The leg-spinning all-rounder will break a long-standing record held by Brian Close since back in 1949.

Ahmed and Ben Foakes come into the side as replacements for Will Jacks and James Anderson.

Nottingham-born Ahmed earned a call-up with some impressive performances for Leicestershire in the County Championship.

While Ahmed will be making his first Test appearance, Pakistan batter Azhar Ali has announced he will retire from the longest format after playing in Karachi.

England have already won the series and will be looking to pull off a first whitewash in Pakistan.

Teenager Rehan Ahmed is in line to become England's youngest men's Test debutant as the tourists prepare for their third and final red-ball clash with Pakistan.

The 18-year-old, who was added to the senior squad after impressing in an Abu Dhabi camp ahead of the team flying out, was passed over for the first two matches.

With Liam Livingstone having suffered a tour-ending injury in the opener, however, Ahmed is the only recognised wrist-spinner England have ahead of their last match in Karachi.

Having favoured the additional slow options of Joe Root and Will Jacks on flat pitches so far, captain Ben Stokes has revealed Ahmed could well figure as the tourists look to complete a clean sweep. 

"We've been thinking about it," he said. "We can't go into too much detail until me and Baz [head coach Brendon McCullum] have had a look at the wicket.

"When we spoke about having Rehan into the squad, it was more than just bringing him in and integrating him into the squad. We did speak about us having no issues with selecting him if we felt it was the right option.

"I don't think this is a case of, if he was to play, of giving caps away. We picked him in the squad not just because of his talent, but because we thought it would be a good opportunity to play if we thought it was necessary."

Ahmed was not originally in the squad named for the tour, but a maiden cap would round out a breakthrough year that saw him impress in the Under-19 World Cup and earn a spot with Southern Brave in the Hundred.

"Having a wrist-spinner is always exciting, especially for England," Stokes added.

"But [we are] not getting too carried away with the potential that he has, because he is only young, and you've still got to nurture talent, even how exciting it is."

If Ahmed were to play, he would be 18 years and 126 days - surpassing legendary captain Brian Close who was 18 years and 149 days when making his debut in 1949.

The youngest ever England Test debutant was Holly Colvin, who was 15 years and 336 days when playing for England women against Australia in 2005.

Gareth Southgate should stay on as England manager for Euro 2024 despite their World Cup quarter-final exit, says Gary Neville.

Having been in charge of the Three Lions since 2016, Southgate has already cemented himself as the best boss to take the reins since 1966 World Cup winner Alf Ramsey, reaching the Russia 2018 semi-finals and Euro 2020 final.

A last-eight defeat to France at Qatar 2022 has left Southgate pondering his future, though, having told the Football Association he would like time to consider his next steps.

Neville believes he should remain for England's next major tournament campaign, however, and suggested he could spend the year-and-a-half interim to help find a successor to follow in his steps.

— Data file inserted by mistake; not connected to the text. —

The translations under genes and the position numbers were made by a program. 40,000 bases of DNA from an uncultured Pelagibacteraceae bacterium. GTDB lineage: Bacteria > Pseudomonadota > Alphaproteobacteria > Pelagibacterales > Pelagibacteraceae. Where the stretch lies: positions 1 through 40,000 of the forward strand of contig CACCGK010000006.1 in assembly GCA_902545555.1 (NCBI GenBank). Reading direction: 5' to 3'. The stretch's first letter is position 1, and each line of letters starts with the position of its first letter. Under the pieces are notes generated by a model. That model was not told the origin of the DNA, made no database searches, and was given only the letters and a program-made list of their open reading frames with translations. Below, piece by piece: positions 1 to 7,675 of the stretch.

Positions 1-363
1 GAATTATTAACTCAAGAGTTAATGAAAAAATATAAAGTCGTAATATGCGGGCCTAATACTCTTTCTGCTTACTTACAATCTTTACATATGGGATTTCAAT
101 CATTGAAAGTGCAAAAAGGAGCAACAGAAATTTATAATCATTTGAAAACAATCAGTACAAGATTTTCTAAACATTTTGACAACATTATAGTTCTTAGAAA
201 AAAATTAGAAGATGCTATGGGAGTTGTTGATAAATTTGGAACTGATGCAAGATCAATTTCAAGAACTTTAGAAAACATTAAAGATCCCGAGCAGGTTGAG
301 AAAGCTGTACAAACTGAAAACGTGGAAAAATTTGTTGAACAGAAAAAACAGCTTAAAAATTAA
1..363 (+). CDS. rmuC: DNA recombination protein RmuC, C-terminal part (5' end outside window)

"There will be those who are listening, who say, 'You've got to have someone who gets us over the line, you've got to have someone who has a winning mentality, you've got to change the manager'," he told Sky Sports.

"I get that, it sounds beautiful and wonderful, but I remember us getting rid of Bobby Robson in 1990. I remember us getting rid of Terry Venables in 1996.

"It didn't go particularly well straight after those tournaments and I think Gareth is doing a very good job and one more tournament for me feels right.

"Hopefully, this team can stick together and evolve. I think it evolved in this tournament. We were more progressive, more positive in matches, and we go for it again.

"He has seen it all, and I think he should be kept within the system to design the future. He has been there for 10 years. I would like him to stay with the FA beyond his coaching role."

Southgate is contracted through Euro 2024 and sits fifth among England managers for an overall win ratio, with 60.5 per cent.

England seamer Ollie Robinson feared he would have to bring his career to an early end due to injury,

The 29-year-old has played a big part in England's first Test series win in Pakistan, taking five wickets in Rawalpindi and three in Multan.

Robinson had suffered a series of injury setbacks and came in for criticism for his lack of fitness during the Ashes series hammering in Australia at the start of this year.

Back issues badly hampered Robinson and he was concerned that his playing days could be over.

"I kept coming back to full fitness, then getting an injury or illness, then another injury," he told BBC Sport.

"There were points when I didn't think I was going to play for England again, or play cricket again.

"I thought 'I might have to look at what else I can do here, I don't think I'm going to be able to carry on playing cricket'."

England will attempt to secure a whitewash of Pakistan in a third and final Test that starts at the National Stadium in Karachi on Saturday.

Robinson is savouring a special tour following such a challenging period.

"It's probably the toughest 12 months I've had as a professional cricketer," said Sussex's Robinson.

"It's a really proud tour for me, in the fact my body has got through it, I've bowled well and I've proved to the world I can do it in any conditions.

"It's been tough and there have been some dark days, but series wins like this make it all worthwhile."

West Indies Women’s captain Hayley Matthews bagged a three-for but could not prevent 16 run loss to England who took an overall 2-0 lead in the ongoing T20 series on Wednesday.